No boinking for you: government abstinence ed for adults
“They’ve stepped over the line of common sense. To be preaching abstinence when 90% of people are having sex is in essence to lose touch with reality. It’s an ideological campaign. It has nothing to do with public health.”
— James Wagoner, president of Advocates for Youth, a Washington, D.C.-based non-profit that supports sex education
It didn’t take long for the trickle-down fundie policy to be put into place in Bushland — no nookie for you 19- to 29-year-olds, says the Department of Health and Human Services, which recently revised its abstinence-only programs. (USA Today):
[T]he government is targeting unmarried adults up to age 29 as part of its abstinence-only programs, which include millions of dollars in federal money that will be available to the states under revised federal grant guidelines for 2007.
…Abstinence education programs, which have focused on preteens and teens, teach that abstaining from sex is the only effective or acceptable method to prevent pregnancy or disease. They give no instruction on birth control or safe sex. The National Center for Health Statistics says well over 90% of adults ages 20-29 have had sexual intercourse.
But Wade Horn, assistant secretary for children and families at the Department of Health and Human Services, said the revision is aimed at 19- to 29-year-olds because more unmarried women in that age group are having children.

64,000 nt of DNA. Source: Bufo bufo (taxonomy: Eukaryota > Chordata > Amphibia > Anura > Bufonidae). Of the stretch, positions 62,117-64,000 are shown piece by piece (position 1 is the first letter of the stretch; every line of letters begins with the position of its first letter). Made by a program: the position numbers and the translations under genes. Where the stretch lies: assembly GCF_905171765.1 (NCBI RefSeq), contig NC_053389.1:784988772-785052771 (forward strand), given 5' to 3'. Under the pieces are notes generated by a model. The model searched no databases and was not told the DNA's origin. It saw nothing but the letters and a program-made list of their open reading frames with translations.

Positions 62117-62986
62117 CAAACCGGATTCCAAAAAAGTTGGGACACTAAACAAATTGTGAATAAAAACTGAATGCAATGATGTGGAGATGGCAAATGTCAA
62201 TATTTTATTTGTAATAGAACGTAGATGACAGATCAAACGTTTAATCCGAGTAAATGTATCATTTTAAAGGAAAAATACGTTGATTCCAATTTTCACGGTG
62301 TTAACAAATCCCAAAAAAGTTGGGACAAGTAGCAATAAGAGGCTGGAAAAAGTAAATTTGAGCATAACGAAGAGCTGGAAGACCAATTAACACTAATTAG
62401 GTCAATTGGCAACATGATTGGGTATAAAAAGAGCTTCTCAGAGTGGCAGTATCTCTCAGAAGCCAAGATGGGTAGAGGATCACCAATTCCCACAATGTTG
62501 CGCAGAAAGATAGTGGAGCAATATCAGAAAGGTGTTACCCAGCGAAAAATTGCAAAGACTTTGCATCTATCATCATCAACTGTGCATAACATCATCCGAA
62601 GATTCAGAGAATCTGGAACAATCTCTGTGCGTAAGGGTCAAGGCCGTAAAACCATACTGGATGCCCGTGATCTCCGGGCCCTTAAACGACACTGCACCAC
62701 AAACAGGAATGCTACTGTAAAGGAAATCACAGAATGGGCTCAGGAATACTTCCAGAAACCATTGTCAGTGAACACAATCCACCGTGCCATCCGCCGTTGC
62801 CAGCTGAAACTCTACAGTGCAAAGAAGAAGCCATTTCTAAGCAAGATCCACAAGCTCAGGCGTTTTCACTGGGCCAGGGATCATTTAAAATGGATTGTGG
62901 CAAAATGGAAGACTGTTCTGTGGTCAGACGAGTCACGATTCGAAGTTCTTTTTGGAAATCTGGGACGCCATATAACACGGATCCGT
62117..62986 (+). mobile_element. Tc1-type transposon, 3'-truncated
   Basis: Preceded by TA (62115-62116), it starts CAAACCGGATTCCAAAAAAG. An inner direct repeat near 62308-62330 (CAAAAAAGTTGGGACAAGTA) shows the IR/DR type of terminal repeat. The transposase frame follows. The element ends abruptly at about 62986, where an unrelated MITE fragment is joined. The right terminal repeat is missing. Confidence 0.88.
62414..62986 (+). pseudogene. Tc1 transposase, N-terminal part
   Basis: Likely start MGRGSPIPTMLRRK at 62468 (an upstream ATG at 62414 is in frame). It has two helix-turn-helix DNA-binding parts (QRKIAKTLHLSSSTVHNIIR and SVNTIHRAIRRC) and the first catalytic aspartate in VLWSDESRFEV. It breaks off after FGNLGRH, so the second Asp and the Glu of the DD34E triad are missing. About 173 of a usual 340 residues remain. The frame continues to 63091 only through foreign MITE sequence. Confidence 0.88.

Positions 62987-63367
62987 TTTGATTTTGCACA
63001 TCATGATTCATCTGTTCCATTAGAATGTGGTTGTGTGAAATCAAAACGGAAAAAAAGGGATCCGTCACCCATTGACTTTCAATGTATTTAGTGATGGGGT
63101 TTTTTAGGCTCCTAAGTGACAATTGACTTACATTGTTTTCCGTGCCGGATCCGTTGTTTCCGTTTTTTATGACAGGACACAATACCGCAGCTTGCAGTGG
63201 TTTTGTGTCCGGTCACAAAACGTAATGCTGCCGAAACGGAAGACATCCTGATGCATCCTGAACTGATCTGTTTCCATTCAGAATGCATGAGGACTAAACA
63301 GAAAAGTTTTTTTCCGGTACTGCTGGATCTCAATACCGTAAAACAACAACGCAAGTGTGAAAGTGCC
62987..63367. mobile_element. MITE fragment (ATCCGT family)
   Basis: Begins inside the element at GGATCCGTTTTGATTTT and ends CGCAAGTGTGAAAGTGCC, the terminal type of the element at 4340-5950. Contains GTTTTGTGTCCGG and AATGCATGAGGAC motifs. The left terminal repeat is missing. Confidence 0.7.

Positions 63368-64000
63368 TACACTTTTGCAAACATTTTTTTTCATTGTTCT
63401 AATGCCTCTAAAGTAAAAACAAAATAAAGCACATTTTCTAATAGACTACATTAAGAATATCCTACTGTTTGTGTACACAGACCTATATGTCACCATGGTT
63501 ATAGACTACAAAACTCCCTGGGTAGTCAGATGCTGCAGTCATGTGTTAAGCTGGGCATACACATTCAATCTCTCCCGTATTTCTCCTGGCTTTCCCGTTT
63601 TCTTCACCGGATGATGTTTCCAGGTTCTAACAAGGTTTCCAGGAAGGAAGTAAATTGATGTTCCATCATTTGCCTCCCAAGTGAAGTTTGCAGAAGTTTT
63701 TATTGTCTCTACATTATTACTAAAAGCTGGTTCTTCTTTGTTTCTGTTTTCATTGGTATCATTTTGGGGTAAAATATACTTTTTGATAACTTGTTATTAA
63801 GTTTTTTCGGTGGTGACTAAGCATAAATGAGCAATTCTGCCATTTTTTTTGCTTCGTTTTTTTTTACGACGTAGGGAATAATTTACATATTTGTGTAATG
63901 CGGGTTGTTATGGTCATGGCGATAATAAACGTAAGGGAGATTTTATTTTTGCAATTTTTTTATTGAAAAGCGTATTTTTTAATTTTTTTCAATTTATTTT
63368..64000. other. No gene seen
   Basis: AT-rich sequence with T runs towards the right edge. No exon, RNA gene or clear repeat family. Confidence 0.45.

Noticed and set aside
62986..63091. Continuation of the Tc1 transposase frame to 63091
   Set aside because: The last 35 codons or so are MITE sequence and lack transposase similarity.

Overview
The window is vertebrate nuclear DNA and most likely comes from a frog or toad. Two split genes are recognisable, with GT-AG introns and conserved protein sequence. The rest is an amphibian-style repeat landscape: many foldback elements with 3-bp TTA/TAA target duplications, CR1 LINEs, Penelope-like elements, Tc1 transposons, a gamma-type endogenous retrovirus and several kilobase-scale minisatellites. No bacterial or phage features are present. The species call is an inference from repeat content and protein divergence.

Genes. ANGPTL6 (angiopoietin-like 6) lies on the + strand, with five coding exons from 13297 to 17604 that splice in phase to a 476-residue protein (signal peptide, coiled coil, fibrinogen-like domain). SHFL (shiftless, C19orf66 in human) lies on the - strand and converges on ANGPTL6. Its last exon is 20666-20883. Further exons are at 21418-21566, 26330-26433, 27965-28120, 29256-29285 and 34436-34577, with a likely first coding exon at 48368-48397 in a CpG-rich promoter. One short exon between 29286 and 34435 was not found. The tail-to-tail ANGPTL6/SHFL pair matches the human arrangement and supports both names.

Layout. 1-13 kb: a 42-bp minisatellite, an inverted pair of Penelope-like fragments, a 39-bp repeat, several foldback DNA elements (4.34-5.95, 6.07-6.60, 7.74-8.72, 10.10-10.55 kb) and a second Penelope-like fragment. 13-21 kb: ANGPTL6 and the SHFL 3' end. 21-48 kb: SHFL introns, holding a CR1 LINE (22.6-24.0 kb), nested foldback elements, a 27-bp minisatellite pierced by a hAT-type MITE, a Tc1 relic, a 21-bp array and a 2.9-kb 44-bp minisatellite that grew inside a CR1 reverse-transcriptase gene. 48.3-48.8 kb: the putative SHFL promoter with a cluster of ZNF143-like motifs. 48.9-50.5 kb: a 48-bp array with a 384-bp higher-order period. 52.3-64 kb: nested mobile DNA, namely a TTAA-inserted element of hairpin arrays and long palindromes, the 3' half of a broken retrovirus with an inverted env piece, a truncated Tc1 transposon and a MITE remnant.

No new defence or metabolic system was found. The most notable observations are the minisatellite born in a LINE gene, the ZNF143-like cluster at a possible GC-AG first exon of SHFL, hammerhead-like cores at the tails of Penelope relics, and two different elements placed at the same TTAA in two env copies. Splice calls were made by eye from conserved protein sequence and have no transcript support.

…Sarah Brown, director of the National Campaign to Prevent Teen Pregnancy, says abstinence programs are among many messages that have helped reduce teen pregnancy rates. But “the notion that the federal government is supporting millions of dollars worth of messages to people who are grown adults about how to conduct their sex life is a very divisive policy,” she says.
“We would oppose any program that stigmatizes unmarried people,” adds Nicky Grist, executive director of the Alternatives to Marriage Project, a non-profit organization based in Brooklyn, N.Y., that advocates for the rights of unmarried people.
We shouldn’t be surprised at this of course. Government mouthpiece Horn, btw, turned up in a post in June 2005, claiming that it was a bad idea to teach about contraception or make it available to teenages that aren’t sexually active.
…counseling only abstinence, preferably until marriage, is the best approach because it sends a clear, consistent message. Teenagers who are sexually active should have access to contraception, but making birth control available to teens who aren’t sends a contradictory message, he said. The academy’s recommendations “to some extent confuse prevention and intervention,” Horn said.